There is very little ambiguity in the Conservative Party’s 2015 manifesto when it comes to National Insurance. Keen to exploit Balls’ and Miliband’s strategic vagueness about their tax plans, Cameron and his team pledged loudly and repeatedly not to increase NI. Hammond can try to retrofit nuance into that position (indeed, that is what he has been seeking to do over the last few days) but it is not a good look for a Government prone to lecturing journalists and opponents that ‘politics is not a game’. The truth is that not only does the Government not have a mandate for this measure, it has an active counter-mandate. Like it or not, and given her radical departure from her predecessor’s approach across multiple policy areas it is safe to say that Theresa May does not particularly like it, this Government is still bound by the contract Cameron made with the public in 2015. If Theresa May wishes to do things that David Cameron explicitly promised not to do, it is not unreasonable to expect her to ask the electorate first.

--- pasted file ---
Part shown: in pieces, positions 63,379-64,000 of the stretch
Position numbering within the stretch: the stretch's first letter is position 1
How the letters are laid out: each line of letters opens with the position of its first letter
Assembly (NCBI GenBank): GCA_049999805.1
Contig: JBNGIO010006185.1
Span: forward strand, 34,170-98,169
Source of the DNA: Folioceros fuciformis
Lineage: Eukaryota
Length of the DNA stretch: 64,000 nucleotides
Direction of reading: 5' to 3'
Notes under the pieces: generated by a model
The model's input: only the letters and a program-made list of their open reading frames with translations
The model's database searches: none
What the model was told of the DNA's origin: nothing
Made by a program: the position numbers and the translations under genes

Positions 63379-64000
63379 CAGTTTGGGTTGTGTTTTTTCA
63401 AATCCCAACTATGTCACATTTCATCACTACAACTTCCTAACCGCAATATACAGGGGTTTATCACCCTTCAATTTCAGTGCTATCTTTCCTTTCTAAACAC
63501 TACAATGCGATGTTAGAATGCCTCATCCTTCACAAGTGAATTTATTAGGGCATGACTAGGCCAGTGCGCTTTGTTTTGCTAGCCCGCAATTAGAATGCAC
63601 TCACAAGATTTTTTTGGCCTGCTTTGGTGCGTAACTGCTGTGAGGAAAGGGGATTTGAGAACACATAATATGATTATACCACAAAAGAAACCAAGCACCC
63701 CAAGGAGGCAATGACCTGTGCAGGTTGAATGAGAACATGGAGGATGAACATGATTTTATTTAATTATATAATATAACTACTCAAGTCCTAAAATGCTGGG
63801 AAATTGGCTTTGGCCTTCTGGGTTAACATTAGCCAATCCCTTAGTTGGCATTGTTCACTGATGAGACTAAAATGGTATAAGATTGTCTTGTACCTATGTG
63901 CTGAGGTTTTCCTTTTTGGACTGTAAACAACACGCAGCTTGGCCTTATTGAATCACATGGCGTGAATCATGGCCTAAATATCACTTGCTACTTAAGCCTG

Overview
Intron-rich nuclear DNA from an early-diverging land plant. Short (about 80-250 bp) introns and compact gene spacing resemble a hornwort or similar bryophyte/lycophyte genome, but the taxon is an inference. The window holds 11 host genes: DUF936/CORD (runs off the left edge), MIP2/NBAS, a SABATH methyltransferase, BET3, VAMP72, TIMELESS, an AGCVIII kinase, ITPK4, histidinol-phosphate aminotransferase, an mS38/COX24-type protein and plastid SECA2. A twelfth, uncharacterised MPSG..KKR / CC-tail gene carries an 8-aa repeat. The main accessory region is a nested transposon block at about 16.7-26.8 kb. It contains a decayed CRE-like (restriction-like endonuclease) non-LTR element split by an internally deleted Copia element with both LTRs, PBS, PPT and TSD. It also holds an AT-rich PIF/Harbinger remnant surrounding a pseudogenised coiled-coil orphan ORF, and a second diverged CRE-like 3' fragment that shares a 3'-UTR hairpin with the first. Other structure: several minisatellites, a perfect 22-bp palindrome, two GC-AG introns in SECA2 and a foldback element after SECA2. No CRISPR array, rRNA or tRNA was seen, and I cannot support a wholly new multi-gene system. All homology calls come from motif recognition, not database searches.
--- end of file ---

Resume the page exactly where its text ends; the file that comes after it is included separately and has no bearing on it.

The rebellion by Tory MPs was swift and vicious. A Government whip – tasked, usually, with imposing discipline – has even called on the Chancellor to apologise to voters.
Because George Osborne – in a piece of politics that really was mere game-playing – introduced legislation barring NI rises, if the Government is to get its way in this it will need to pass a separate and standalone bill. There is no obvious route through the commons for such a measure, given the scale of public dissent and Labour’s refusal to co-operate. It is likely, then, that May will use the need for legislation to park the issue, for now – in a retreat that can be called a regroup, saving her and her Chancellor face. But this debacle teaches us something about the Parliamentary Conservative Party that should worry the Prime Minister.